As I view the situation, the prop is screwing into the water and pulling itself forward - moving (say) 1 cu.ft. water/ min - this cu.ft. of water is pushed backwards, hits the reflector and is projected forwards. So - with my logic, the pulling should directly equal the (reflected) pushing - less any losses of course.

That it doesn't is a helluva mystery (to me). I think one writer commented that it appeared like a 'pulling yourself up by your bootstraps' situation - yep - that's exactly where I'm stuck at.

If a prop didn't pull, and only pushed, I wouldn't have this mental block.

Cheers

Colin
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  #85  
Old 06-13-2006, 06:06 AM
SAE140
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Have just found the following quote on the Ocean Navigator site:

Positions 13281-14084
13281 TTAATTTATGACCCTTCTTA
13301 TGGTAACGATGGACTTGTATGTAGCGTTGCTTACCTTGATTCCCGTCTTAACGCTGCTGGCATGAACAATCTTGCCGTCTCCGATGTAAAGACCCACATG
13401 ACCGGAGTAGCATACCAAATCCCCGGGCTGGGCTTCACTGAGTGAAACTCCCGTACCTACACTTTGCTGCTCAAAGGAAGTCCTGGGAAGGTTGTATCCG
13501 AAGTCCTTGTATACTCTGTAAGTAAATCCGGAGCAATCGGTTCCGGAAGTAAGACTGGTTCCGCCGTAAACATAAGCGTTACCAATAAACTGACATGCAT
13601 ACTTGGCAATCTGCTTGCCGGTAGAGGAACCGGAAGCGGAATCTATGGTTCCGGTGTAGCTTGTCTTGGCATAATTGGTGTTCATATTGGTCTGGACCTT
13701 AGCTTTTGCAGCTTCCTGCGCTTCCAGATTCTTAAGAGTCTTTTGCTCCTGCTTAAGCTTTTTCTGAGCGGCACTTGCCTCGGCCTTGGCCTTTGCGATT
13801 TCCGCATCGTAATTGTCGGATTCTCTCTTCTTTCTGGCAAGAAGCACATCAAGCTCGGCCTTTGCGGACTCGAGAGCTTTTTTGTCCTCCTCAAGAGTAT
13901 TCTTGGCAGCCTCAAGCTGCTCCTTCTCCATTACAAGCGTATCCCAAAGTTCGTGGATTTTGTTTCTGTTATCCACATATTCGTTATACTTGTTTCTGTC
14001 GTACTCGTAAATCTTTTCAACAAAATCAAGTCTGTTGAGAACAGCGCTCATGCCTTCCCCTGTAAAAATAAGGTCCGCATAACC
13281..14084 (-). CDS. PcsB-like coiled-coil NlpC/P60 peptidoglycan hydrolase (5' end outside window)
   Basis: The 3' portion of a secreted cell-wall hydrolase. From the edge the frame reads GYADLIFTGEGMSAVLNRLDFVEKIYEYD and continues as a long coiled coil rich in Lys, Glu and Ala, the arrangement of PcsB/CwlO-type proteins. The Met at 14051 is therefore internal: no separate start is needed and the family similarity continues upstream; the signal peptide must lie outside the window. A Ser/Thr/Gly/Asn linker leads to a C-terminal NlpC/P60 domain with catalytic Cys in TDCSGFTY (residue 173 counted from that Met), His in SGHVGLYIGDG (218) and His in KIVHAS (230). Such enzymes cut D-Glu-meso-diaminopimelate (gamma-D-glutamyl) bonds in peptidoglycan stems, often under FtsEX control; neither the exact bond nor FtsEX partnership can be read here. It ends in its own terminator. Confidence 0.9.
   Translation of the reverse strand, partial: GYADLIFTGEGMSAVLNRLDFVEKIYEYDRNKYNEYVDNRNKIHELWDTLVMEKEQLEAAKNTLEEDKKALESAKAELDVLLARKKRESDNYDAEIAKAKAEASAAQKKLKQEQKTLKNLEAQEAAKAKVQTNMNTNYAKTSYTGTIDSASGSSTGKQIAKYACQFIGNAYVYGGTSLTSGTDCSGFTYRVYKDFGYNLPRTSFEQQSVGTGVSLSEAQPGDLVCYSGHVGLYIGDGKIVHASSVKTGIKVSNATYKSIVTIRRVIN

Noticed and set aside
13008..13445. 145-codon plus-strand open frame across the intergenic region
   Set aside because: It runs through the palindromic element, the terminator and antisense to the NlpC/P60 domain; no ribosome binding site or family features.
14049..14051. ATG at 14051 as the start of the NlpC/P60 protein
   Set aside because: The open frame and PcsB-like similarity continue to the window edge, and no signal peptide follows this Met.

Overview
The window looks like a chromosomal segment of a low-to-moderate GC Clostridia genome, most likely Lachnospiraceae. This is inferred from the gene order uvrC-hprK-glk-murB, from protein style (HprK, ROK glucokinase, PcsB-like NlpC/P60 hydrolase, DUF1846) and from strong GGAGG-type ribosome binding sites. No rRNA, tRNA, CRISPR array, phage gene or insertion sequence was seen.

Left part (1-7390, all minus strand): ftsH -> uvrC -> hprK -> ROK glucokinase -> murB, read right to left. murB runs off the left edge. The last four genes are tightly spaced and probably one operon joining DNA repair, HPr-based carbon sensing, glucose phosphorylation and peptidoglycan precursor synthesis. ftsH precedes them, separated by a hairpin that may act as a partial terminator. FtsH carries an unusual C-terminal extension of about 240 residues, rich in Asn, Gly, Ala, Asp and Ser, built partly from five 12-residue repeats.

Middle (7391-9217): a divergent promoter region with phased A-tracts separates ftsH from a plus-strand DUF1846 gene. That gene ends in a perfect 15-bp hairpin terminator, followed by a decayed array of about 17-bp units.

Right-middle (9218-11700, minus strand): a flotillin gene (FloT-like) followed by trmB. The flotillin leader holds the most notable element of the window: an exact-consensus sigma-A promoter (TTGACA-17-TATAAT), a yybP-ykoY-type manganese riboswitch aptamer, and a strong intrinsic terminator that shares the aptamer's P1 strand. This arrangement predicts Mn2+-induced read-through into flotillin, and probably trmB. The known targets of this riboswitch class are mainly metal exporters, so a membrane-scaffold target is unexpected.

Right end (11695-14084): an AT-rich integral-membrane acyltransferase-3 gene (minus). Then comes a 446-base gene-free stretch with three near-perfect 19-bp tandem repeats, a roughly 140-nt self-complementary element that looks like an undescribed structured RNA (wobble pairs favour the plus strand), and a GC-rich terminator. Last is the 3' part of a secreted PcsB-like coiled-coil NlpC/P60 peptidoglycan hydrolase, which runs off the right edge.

"In the late 1910s or early 1920s the U.S. Navy performed trials on a 38-foot launch fitted with a Kitchen rudder. They reported that from 12 mph it could be stopped in just one boat-length. Incredibly, they also reported that the Kitchen rudder enabled this launch to be turned around on center in other words, in place! You can t do better than that for low-speed, close-quarters maneuvering."

Astonishing.

Colin
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  #86  
Old 06-13-2006, 08:10 AM
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duluthboats duluthboats is offline
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If the boat is tied to the dock and the prop is turning it is acting only as a pump, it is this slippage that allows the boat to reverse with the prop turning forward.

The quote you site and others like it are what have fascinated me about this rudder.

Gary
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  #87  
Old 06-13-2006, 09:28 AM
SAE140
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Hi Gary

thanks for trying (!) - I've given up trying to sus it - it obviously works (and works well), so I'll give my brain a rest and just get on with it !!

I see it was even fitted to an outboard prop (US Patent 2,155,112), so it's a flexible design !